Wednesday, December 1, 2004
Sigma 80-400mm OS Zoom
Sigma enters the image-steadying realm with its affordable OS zoom
One of the outstanding technological advancements for nature photographers has been the use of lens technology that reduces the effect of camera movement on image quality. Camera movement or "shake" during exposure is a leading cause of a lack of sharpness in photos. Now, Sigma has introduced its Optical Stabilizer, or OS, in a high-quality, APO-design, affordable telephoto zoom: the 80-400mm ƒ/4.5-5.6 EX. The lens is available in Canon, Sigma and Nikon mounts.
At 3.8 pounds and measuring 3.7 x 7.5 inches, this lens has a bit of heft to it, but it sits well in the hand. That's important, since OS really is mainly a handholding assist. The 80-400mm range is excellent for wildlife, sports and telephoto landscapes. With a small-format digital SLR, you can get the equivalent of up to 640mm, which offers remarkable capabilities for a lens of this physical size and maximum aperture.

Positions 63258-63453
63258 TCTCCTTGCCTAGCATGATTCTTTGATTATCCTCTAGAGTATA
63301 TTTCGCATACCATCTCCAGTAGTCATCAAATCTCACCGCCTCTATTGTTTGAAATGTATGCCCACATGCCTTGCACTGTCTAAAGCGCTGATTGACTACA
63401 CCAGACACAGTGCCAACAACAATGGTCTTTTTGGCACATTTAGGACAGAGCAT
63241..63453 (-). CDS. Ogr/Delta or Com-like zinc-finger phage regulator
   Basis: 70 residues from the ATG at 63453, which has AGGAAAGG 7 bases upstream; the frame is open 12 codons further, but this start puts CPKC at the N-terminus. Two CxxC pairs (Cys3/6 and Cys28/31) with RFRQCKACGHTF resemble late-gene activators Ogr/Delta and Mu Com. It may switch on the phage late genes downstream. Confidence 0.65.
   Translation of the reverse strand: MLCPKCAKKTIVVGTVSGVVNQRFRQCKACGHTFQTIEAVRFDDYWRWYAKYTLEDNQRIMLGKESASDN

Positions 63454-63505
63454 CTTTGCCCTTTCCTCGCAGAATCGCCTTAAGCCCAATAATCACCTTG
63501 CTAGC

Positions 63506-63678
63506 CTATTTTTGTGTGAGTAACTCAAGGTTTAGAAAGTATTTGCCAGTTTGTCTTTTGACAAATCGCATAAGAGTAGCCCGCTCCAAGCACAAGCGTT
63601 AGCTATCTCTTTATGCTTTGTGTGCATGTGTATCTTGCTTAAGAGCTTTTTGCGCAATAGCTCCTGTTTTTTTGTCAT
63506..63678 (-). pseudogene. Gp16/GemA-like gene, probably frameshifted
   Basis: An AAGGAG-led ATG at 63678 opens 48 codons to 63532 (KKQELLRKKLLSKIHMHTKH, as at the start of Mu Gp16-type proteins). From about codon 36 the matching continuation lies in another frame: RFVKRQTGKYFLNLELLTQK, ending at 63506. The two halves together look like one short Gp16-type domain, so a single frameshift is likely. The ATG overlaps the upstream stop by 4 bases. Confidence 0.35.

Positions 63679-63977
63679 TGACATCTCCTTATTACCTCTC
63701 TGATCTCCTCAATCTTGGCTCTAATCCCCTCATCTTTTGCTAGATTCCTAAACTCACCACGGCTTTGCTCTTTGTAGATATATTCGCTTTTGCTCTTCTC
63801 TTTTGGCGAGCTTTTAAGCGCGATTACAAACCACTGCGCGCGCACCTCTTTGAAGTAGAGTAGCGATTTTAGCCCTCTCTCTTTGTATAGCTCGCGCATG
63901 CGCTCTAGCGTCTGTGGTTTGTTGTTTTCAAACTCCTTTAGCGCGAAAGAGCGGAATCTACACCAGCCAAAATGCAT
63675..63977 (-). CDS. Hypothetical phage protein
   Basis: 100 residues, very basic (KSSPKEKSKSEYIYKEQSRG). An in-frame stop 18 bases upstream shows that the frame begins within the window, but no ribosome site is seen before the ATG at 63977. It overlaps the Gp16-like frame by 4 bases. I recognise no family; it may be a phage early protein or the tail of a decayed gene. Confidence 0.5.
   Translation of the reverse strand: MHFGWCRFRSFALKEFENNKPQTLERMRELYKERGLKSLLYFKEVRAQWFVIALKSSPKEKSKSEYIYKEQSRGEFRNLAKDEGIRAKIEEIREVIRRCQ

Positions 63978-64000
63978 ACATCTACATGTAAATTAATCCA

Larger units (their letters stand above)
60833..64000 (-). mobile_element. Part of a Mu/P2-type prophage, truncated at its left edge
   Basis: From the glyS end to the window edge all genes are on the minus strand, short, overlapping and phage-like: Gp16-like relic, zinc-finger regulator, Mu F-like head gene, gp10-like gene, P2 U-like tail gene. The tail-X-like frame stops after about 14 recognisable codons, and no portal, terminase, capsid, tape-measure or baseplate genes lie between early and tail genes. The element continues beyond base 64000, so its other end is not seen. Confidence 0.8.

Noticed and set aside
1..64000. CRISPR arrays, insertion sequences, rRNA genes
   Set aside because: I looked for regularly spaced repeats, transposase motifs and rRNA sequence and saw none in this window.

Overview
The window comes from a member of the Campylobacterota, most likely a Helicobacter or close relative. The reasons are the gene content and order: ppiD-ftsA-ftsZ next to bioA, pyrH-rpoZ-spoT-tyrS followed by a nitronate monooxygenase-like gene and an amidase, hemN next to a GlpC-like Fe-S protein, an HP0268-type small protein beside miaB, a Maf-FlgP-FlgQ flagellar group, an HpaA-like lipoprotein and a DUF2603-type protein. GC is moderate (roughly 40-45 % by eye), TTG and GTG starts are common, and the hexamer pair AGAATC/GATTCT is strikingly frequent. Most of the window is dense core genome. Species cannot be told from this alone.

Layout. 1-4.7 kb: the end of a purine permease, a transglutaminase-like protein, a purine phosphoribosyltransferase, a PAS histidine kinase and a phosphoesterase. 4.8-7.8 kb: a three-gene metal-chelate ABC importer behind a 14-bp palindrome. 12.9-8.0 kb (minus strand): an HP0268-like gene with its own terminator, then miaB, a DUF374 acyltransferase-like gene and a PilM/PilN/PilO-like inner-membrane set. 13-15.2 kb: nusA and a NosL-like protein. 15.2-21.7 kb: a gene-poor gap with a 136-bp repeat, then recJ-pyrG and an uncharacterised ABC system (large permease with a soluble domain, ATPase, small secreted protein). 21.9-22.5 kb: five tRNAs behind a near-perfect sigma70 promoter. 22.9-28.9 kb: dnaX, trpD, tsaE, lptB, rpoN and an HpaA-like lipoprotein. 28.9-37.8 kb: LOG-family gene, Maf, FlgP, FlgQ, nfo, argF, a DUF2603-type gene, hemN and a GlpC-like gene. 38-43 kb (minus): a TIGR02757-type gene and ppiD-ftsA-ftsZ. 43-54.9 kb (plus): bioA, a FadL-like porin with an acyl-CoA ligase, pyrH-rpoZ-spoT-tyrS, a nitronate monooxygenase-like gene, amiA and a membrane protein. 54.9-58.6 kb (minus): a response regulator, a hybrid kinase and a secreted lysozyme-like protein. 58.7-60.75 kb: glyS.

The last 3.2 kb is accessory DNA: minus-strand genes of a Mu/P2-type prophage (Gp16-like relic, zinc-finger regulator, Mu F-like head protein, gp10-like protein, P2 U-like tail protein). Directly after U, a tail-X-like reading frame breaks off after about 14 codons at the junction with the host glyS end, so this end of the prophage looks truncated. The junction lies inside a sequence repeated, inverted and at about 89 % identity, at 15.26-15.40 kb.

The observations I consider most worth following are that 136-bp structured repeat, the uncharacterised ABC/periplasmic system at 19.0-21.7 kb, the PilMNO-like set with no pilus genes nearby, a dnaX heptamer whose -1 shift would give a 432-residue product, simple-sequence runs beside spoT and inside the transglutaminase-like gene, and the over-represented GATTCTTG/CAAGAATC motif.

The lens includes two SLD (special-low-dispersion glass) elements in the front lens group and one in the rear, promising true apochromatic quality for correcting chromatic aberration. I found the lens to produce crisp images of high sharpness. But this long a lens does make close-ups and extreme telephoto shots (at the 640mm equivalent) a challenge. Even with OS, don't expect miracles at slow shutter speeds under these conditions.
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